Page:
The roots of the word “ghetto” may reach back as far as 16th century Italy. Some scholars speculate it is a contraction from a shortened variant of the Italian words borgo and getto–Italian for, respectively, borough and foundry. Combined into borgetto, the new meaning became Italian for “little town.” There are other possible etymological sources for ghetto in Hebrew, Yiddish, and Old French, as well.
Regardless of its origin, the word ghetto survives in our present-day English, referring to inner city neighborhoods. Nearly always monocultural and ethnic, ghettos are notoriously difficult to break away from in a quest for socioeconomic improvement.
The definition for ghetto continues to evolve. The other day one of my students referred to a duct tape repair job as being “ghetto,” reflecting how the word has inched its way into our slang. Often used to describe something that has been jury-rigged or improvised, it can also mean cheap or low-class. Sadly, this specific meaning is often ascribed to those who live in the areas from which this word has been appropriated.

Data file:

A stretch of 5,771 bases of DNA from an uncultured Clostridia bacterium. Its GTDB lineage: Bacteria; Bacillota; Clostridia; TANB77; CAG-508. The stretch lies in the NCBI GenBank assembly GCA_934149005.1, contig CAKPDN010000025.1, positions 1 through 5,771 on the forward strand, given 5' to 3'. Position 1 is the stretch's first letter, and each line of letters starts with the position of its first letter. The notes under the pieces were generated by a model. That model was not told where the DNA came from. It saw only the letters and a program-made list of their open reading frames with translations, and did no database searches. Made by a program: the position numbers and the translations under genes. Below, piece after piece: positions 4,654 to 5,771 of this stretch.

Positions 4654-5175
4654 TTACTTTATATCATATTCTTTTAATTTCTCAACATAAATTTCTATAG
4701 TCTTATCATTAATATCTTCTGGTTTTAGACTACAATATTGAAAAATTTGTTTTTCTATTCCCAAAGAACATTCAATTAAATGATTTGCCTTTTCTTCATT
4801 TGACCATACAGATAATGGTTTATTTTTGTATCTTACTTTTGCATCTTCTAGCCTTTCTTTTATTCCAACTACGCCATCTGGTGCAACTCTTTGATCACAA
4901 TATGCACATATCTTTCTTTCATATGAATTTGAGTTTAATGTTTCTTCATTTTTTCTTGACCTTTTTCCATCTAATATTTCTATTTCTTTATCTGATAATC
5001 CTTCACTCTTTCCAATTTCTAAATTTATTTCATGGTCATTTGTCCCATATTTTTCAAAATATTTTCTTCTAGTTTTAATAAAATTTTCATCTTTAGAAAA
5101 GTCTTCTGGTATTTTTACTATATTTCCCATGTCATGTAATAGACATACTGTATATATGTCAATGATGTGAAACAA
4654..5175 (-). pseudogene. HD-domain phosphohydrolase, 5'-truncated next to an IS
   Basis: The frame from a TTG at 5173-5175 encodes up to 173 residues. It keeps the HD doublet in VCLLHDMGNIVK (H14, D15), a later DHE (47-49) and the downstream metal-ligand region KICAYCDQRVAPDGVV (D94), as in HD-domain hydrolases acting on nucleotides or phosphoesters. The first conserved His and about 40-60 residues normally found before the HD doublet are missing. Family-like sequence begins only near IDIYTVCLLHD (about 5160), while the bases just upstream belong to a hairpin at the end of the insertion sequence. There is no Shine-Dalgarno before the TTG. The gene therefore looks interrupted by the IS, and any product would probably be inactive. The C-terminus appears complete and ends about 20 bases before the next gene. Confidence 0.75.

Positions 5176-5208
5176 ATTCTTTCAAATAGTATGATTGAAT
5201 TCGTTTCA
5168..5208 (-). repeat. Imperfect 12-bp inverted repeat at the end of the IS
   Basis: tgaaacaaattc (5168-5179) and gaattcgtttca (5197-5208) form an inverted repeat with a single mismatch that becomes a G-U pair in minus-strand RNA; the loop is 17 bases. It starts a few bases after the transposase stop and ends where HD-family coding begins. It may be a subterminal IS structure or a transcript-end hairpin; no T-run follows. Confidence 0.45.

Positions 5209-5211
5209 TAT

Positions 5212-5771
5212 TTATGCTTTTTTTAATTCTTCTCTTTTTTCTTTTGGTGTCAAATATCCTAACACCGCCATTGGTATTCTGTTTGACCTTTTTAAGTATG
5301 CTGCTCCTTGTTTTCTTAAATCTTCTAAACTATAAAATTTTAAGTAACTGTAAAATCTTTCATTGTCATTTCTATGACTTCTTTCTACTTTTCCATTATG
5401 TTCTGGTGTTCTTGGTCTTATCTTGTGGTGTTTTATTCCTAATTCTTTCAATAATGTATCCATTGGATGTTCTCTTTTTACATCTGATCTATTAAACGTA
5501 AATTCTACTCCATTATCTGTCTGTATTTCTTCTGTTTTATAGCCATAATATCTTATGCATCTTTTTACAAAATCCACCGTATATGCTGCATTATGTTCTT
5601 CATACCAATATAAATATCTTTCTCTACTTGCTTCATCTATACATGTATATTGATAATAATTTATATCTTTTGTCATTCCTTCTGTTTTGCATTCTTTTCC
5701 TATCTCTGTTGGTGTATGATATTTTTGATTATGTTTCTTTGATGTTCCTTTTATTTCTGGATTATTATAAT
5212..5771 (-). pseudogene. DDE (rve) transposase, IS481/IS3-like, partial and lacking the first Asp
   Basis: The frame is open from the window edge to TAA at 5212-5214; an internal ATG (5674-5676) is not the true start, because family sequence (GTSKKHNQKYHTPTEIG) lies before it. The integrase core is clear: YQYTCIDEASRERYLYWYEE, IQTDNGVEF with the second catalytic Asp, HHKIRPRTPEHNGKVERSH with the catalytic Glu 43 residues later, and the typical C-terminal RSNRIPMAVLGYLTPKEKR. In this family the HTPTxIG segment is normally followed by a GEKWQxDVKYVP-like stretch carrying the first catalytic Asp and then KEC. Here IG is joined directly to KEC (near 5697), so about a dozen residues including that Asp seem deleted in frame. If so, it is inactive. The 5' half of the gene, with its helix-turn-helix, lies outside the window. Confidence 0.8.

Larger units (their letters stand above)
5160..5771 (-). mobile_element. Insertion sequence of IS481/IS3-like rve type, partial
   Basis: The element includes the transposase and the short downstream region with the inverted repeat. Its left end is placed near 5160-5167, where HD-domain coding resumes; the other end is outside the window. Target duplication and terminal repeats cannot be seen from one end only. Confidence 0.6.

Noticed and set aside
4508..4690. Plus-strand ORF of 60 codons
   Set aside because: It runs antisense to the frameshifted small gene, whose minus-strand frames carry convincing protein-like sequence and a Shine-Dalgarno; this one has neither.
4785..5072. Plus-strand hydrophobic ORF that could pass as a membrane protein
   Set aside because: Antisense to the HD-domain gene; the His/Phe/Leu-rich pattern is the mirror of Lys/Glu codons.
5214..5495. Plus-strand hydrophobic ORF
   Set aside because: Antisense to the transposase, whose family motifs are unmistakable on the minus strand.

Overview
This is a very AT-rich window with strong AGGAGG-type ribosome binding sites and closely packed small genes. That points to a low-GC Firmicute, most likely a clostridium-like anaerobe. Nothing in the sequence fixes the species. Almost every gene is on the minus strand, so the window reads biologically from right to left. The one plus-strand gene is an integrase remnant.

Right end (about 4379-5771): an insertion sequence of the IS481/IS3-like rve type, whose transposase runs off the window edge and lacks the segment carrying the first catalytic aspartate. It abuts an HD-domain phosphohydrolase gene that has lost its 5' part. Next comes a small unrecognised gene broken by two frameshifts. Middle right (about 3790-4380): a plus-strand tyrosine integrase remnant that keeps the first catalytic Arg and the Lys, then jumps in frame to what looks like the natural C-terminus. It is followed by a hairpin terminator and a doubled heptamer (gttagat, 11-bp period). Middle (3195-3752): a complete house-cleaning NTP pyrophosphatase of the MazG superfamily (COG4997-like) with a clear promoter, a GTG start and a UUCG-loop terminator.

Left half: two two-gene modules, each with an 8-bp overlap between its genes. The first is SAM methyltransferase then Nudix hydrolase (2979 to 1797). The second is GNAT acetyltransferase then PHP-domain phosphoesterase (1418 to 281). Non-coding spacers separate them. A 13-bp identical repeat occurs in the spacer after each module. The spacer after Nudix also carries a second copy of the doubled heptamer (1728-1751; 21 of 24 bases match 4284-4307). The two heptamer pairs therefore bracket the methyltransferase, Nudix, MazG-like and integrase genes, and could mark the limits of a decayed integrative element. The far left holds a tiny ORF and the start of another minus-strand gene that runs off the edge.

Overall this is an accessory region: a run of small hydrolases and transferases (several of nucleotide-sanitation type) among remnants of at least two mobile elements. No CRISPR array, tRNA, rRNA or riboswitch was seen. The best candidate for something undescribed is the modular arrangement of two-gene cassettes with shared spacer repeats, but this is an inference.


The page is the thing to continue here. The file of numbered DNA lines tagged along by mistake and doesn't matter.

Richard Rothstein, a research associate at the Economic Policy Institute, has spent years studying the history of residential segregation in America. He spoke today on NPR’s Fresh Air, where he dispels the myth that ghettos are poor because of the people living in them. They are poor, he says, because of deliberate, racist government policies. He raises some enlightening points, and the interview is well worth your time. Click on the link below, then come back and tell us what you think.